Customer expectations

What we expect is that networks should dimension their equipment to be able to take up additional traffic and subscribers. Many ask that if you allow them to take up additional subscribers and their quality of service is poor. Why don’t you stop them from taking additional subscribers until they have improved their networks?

It is an option that has its good side and also the bad side in the sense that in a liberalized market, in a free market, you have freedom of entry and freedom of exit. Once you begin to regulate entries and exits, you are tampering with the market as it were. Market is no longer as free as it should be. Of course, there are countries where they have attempted to do that and that in itself, you are also cutting certain individuals from having access to services. What you need is a smart regulation that tries to balance all of the issues in the market place. Also a regulation that takes into accounts the level of competition in that particular market.

These are the things we see happening. We see responsiveness on the part of the networks. We are also going to see pro activities on the part of networks. Network should be able to anticipate the kid of pressure that will go on the network so that we don’t have a situation in which you will be running a promo and you will begin to create problems.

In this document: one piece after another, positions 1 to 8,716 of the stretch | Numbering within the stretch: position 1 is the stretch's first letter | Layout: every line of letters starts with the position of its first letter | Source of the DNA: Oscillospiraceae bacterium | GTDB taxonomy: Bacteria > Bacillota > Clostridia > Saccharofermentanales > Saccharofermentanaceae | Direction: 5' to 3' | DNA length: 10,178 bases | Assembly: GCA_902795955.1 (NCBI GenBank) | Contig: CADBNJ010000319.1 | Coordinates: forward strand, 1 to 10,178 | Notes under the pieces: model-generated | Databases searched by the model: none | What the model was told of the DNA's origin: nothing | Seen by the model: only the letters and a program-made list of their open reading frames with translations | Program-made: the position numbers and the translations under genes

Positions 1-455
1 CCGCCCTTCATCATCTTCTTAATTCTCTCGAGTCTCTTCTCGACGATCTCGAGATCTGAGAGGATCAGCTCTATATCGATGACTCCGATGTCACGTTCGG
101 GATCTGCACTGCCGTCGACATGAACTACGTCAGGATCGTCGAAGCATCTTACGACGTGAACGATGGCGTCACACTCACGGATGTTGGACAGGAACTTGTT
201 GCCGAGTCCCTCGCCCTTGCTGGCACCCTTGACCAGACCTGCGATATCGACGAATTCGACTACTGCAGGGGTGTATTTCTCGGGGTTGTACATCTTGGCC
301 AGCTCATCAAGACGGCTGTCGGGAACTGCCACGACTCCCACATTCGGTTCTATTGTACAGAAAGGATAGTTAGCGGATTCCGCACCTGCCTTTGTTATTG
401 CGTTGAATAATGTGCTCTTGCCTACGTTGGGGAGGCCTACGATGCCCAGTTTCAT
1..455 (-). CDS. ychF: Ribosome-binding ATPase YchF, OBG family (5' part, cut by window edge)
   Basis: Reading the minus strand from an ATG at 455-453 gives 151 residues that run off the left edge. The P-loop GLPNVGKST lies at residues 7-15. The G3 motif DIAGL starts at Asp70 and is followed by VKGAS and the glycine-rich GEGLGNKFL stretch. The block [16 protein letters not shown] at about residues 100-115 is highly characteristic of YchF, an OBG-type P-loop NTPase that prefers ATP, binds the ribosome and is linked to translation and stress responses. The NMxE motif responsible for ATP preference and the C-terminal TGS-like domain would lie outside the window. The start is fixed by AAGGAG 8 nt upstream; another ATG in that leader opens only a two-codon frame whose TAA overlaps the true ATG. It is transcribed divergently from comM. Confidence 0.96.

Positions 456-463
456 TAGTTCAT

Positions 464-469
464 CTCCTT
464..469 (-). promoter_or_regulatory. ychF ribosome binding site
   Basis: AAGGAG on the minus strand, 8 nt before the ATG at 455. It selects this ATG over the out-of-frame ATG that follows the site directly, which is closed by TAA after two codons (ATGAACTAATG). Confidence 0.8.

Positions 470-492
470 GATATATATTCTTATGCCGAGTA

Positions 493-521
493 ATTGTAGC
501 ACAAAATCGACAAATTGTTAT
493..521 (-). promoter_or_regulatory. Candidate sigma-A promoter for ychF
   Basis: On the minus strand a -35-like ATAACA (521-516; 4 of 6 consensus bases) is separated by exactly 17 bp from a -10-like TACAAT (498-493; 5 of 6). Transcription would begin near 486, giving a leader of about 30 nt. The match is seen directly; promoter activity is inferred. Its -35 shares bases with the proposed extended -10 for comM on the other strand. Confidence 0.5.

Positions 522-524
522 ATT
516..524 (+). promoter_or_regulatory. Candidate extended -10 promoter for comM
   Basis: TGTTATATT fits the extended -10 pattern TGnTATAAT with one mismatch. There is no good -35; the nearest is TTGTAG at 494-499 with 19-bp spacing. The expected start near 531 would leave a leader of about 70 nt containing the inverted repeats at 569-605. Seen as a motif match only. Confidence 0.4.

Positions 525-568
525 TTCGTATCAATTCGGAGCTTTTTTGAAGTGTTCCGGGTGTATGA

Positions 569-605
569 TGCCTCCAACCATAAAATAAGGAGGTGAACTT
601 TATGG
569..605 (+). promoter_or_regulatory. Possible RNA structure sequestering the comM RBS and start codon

Quality of service

On quality of service, we have said to the service providers that they should dimension their network in such a way that the additional traffic that would be generated or maybe additional subscriber intake because some of these promos make people to buy sim cards. It is not because they want the service. It is like kalo kalo now that people want to play. What you see is that it is congesting the network. We have a particular network that said people should buy sim card for

N500.00 and must finish the same day. Whether the person has some important calls to make or not, but because he has to finish it because the next day he can’t use it, he must be making the calls. So, all of that congest the network.

But as December last year, after the fine they paid the fine in July last year, and they said look, these fines can’t be every month otherwise they won’t have resources to take care of the network and to expand our activities. They asked for six months and take another measure. That is what we did.


This website uses cookies to improve your experience. We'll assume you're ok with this, but you can opt-out if you wish. Accept Read More

Privacy & Cookies Policy